Secondary metabolites from Pseudomonas fluorescens and Microcystis aerugionosa : isolation, structure elucidation, and quantification

UNCW Author/Contributor (non-UNCW co-authors, if there are any, appear on document)
Laura Elizabeth Blue (Creator)
Institution
The University of North Carolina Wilmington (UNCW )
Web Site: http://library.uncw.edu/

Abstract: This study focused on two separate topics. First, potentially beneficial products from the bacterium Pseudomonas fluorescens were investigated and in the second, methods were developed for the detection of toxins produced by the blue-green alga Microcystis aeruginosa. In both studies, a variety of separation techniques in conjunction with spectroscopic analytical detection methods were utilized. Three secondary metabolites were isolated from cultured broth of Pseudomonas fluorescens NCIB 10586. From these studies the structures of these compounds were found to correlated with those for tryptophol, indole-3-aldehyde, and indole-3-carboxylic acid. These compounds were all found to be quorum-sensing compounds, and have the potential to interfere with quorum sensing processes in other bacteria. The quorum sensing properties displayed by these compounds may account for the auxin-like characteristics common among this group of molecules. A fourth unrelated compound, that displayed no quorum sensing activity was also isolated, but the structure of this compound could not be determined based on the spectroscopic data obtained. A new sample preparation strategy and quantification method has been established to improve the detection of microcystins, potent hepatotoxins produced by the cyanobacteria Microcystis aeruginosa, in natural waters. Both C18 column and hydrophilic liquid interaction (HILIC) chromatography methods were developed using several common microcystin standards. Based on the HILIC system, quantification curves for microcystin LR (MCLR), microcystin RR (MCRR), and microcystin YR (MCYR) were produced using LC/MS detection. Based on this study the LOD for each of these microcystins was found to be 0.08 µg/L, below the current maximum allowable level for microcystins in drinking water supplies.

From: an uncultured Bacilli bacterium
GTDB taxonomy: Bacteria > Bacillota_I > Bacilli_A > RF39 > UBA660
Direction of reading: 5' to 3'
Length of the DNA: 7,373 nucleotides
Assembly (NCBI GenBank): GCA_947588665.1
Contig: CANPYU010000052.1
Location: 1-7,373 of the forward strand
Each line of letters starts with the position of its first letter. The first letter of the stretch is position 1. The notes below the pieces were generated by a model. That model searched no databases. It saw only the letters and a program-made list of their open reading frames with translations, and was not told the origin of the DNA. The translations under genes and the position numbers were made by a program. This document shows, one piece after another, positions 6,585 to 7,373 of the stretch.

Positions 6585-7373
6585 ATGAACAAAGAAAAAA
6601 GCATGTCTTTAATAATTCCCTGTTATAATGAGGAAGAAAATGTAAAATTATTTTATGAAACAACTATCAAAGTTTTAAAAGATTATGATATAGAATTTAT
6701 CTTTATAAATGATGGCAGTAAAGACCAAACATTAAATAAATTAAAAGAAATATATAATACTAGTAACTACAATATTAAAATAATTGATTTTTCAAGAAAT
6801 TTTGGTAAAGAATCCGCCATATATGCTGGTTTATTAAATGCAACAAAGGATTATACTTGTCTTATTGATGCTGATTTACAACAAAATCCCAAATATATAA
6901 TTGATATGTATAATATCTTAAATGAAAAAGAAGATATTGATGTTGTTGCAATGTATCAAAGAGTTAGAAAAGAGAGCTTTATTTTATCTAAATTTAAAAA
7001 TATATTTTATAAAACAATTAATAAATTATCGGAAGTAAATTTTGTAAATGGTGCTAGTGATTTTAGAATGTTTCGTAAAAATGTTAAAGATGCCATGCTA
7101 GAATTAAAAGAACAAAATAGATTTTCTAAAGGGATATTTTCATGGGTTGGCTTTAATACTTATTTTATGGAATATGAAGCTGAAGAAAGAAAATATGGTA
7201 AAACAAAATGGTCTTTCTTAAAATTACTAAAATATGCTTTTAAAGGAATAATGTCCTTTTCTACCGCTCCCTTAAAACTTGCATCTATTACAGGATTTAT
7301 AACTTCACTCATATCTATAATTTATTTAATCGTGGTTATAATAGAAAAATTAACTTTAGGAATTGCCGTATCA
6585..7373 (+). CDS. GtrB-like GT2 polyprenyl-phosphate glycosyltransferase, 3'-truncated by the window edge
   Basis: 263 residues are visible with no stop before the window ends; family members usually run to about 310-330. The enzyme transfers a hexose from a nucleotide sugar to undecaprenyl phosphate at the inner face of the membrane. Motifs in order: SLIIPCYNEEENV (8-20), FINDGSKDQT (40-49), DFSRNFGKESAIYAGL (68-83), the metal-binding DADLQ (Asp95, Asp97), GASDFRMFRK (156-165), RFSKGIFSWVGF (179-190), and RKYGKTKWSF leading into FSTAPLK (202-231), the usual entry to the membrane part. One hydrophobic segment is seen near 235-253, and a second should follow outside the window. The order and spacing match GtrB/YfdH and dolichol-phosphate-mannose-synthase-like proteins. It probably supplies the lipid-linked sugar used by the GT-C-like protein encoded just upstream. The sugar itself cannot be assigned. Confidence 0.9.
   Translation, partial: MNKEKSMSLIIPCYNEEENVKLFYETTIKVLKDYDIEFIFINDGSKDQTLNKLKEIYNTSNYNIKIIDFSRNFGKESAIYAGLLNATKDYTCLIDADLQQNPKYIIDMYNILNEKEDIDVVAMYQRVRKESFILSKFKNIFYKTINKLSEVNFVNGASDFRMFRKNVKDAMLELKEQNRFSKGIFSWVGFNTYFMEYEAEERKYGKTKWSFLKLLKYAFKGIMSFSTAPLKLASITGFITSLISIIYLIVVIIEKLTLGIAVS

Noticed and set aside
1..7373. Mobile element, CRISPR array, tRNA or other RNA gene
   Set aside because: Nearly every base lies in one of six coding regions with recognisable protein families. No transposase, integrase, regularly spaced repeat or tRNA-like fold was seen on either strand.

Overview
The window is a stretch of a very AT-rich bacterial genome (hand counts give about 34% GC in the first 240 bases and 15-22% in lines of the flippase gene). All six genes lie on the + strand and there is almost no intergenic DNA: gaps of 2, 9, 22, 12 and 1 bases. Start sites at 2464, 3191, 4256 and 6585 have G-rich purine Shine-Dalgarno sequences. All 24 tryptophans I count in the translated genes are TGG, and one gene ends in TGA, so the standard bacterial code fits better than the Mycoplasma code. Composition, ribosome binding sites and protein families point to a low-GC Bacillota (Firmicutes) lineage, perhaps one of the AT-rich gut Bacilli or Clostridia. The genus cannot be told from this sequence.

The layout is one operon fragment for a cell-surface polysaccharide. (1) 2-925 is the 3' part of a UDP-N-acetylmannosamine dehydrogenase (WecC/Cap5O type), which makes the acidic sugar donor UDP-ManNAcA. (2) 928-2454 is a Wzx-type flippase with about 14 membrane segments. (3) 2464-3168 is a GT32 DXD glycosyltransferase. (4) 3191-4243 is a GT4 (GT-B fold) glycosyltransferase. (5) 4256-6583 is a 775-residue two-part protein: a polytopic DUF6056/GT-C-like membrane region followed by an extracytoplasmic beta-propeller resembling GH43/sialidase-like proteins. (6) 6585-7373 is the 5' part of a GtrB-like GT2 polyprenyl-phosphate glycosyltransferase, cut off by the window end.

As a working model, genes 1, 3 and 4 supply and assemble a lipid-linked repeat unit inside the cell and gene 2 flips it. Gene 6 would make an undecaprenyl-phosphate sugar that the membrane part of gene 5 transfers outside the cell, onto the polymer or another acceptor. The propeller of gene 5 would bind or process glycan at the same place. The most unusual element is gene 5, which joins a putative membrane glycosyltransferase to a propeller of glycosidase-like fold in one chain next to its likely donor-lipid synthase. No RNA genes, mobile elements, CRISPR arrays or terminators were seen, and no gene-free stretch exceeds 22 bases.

Additional Information

Publication
Thesis
A Thesis Submitted to the University of North Carolina at Wilmington in Partial Fulfillment Of the Requirements for the Degree of Master of Science
Language: English
Date: 2009
Keywords
Metabolites, Microcystis aeruginosa, Pseudomonas fluorescens
Subjects
Pseudomonas fluorescens
Microcystis aeruginosa
Metabolites

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TitleLocation & LinkType of Relationship
Title page, table of contents, & abstracthttp://libres.uncg.edu/ir/uncw/f/bluel2003-1.pdfThe described resource includes the related resource either physically or logically.